Global warming is produced not by the annual flows of carbon but by the stocks that have accumulated over time in the Earth’s atmosphere. Allowing an equal ration for every person on the planet, it remains the case that the historic responsibility for excessive carbon accumulation lies overwhelmingly with the United States and Europe. Still today China’s emissions per capita are less than half those of the United States. But as far as future emissions are concerned, everything hinges on China. As concerned as Europeans and Americans may be with climate policy, they are essentially bystanders in a future determined by the decisions made by the large, rapidly growing Asian economies, with China far in the lead. China’s rapid rebound from the COVID-19 shock only reinforces that point. With his terse remarks, Xi has mapped out a large part of the future path ahead.

As the impact of his remarks sank in, climate modelers crunched the numbers and concluded that, if fully implemented, China’s new commitment will by itself lower the projected temperature increase by 0.2-0.3 degrees Celsius. It is the largest favorable shock that their models have ever produced. [Source]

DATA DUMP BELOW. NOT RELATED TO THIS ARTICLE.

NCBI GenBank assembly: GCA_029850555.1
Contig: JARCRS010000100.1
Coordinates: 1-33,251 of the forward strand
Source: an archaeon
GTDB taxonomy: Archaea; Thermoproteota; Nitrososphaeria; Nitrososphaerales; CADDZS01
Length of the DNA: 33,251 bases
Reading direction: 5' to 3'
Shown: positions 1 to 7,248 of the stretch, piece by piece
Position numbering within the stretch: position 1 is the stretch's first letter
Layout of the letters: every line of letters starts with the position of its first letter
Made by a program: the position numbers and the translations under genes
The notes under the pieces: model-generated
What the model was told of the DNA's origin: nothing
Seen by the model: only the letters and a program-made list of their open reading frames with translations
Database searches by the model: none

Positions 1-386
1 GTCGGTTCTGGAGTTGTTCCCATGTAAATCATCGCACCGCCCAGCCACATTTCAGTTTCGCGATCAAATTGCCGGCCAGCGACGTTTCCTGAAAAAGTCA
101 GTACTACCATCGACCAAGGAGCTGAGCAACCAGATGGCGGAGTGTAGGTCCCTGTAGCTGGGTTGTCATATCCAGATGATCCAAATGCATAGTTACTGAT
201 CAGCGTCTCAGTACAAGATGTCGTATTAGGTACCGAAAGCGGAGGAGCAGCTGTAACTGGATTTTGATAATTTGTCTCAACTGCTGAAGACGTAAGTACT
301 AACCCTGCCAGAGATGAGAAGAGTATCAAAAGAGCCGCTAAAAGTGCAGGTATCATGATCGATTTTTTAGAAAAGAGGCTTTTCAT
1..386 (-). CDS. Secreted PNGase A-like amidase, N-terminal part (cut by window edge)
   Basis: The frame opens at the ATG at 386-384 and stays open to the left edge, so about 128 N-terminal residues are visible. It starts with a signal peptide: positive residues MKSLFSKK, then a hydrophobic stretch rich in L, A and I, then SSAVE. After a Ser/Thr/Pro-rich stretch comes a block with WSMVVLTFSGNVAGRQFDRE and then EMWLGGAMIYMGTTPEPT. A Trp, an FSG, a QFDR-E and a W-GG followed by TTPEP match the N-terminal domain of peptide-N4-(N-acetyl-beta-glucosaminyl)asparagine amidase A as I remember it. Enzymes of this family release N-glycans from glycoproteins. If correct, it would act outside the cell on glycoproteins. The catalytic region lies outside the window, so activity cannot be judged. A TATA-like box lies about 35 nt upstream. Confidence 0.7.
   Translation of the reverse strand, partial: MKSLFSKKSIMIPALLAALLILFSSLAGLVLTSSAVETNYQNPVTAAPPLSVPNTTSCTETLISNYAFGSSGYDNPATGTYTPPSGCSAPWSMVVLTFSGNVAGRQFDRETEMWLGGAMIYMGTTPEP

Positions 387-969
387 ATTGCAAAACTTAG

China’s aspirations for global green energy leadership are often connected to the Belt and Road Initiative, which Chinese state media extols for promoting sustainable development. China’s preeminence in solar energy has lead to a new policy of “solar diplomacy”. But Chinese renewable energy use is nonetheless controversial, with new evidence indicating that Chinese hydropower dams on the upper Mekong river cause droughts in Thailand, Cambodia, and Vietnam.

Crucially, China consumes more coal than the rest of the world combined, and Chinese coal emissions alone made up 20% of global CO2 emissions in 2019. Reducing coal-dependency often sets China’s central government at loggerheads with cash-strapped provincial governments. China’s coronavirus relief policies encourage provincial governments to increase coal use, as the Washington Post reports: “Guangxi province alone in March announced investment of $4.7 billion in five new coal power plants from 2020 to 2022.”

AFP expands on the current economic contradiction facing China as it strives to reach environmental targets:

There is a “tension at the heart of China’s energy planning”, Mr Li Shuo, senior climate and energy officer at Greenpeace China, told AFP.

It “pits Beijing’s strategic interests against the immediate goals of cash-strapped provincial governments, makes it difficult to walk the talk” on cleaner future. [Source]